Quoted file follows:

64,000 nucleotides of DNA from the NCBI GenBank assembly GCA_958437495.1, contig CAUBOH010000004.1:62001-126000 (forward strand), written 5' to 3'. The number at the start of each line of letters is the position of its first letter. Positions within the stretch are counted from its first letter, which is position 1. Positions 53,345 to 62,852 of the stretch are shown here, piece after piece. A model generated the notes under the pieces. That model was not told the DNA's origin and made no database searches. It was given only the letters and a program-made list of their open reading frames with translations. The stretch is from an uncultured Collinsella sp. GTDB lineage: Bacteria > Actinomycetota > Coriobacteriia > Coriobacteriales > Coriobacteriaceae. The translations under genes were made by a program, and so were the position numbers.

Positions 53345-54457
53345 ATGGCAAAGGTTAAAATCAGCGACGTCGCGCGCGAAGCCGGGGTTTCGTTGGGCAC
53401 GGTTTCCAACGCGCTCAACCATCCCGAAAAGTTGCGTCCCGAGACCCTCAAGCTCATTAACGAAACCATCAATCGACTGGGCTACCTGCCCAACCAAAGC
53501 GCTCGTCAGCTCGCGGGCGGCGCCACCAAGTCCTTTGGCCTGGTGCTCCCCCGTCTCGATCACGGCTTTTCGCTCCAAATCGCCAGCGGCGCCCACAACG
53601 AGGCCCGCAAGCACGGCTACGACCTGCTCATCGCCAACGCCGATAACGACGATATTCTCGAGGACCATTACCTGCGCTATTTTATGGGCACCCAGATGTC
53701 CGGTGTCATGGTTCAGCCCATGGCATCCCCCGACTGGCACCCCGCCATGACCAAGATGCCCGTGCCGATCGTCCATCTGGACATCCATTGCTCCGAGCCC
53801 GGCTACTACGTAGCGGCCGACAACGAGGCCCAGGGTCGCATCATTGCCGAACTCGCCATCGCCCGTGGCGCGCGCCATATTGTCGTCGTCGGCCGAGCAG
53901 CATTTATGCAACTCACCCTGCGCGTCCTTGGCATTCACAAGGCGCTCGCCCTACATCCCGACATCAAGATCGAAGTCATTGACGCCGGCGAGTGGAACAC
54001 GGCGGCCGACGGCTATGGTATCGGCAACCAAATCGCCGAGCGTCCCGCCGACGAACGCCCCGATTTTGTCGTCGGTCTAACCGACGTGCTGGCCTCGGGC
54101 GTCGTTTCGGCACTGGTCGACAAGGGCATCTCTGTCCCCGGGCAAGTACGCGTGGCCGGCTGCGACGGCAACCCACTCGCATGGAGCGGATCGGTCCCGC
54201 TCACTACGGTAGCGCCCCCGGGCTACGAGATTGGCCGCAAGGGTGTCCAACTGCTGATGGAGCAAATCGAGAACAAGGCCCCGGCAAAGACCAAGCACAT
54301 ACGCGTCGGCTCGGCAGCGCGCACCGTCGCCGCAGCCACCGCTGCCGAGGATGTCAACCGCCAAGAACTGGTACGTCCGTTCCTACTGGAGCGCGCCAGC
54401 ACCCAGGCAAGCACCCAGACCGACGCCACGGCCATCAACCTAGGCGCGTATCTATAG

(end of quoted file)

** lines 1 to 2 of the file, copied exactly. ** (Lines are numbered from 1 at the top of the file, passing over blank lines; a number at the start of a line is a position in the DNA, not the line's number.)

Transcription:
64,000 nucleotides of DNA from the NCBI GenBank assembly GCA_958437495.1, contig CAUBOH010000004.1:62001-126000 (forward strand), written 5' to 3'. The number at the start of each line of letters is the position of its first letter. Positions within the stretch are counted from its first letter, which is position 1. Positions 53,345 to 62,852 of the stretch are shown here, piece after piece. A model generated the notes under the pieces. That model was not told the DNA's origin and made no database searches. It was given only the letters and a program-made list of their open reading frames with translations. The stretch is from an uncultured Collinsella sp. GTDB lineage: Bacteria > Actinomycetota > Coriobacteriia > Coriobacteriales > Coriobacteriaceae. The translations under genes were made by a program, and so were the position numbers.

Positions 53345-54457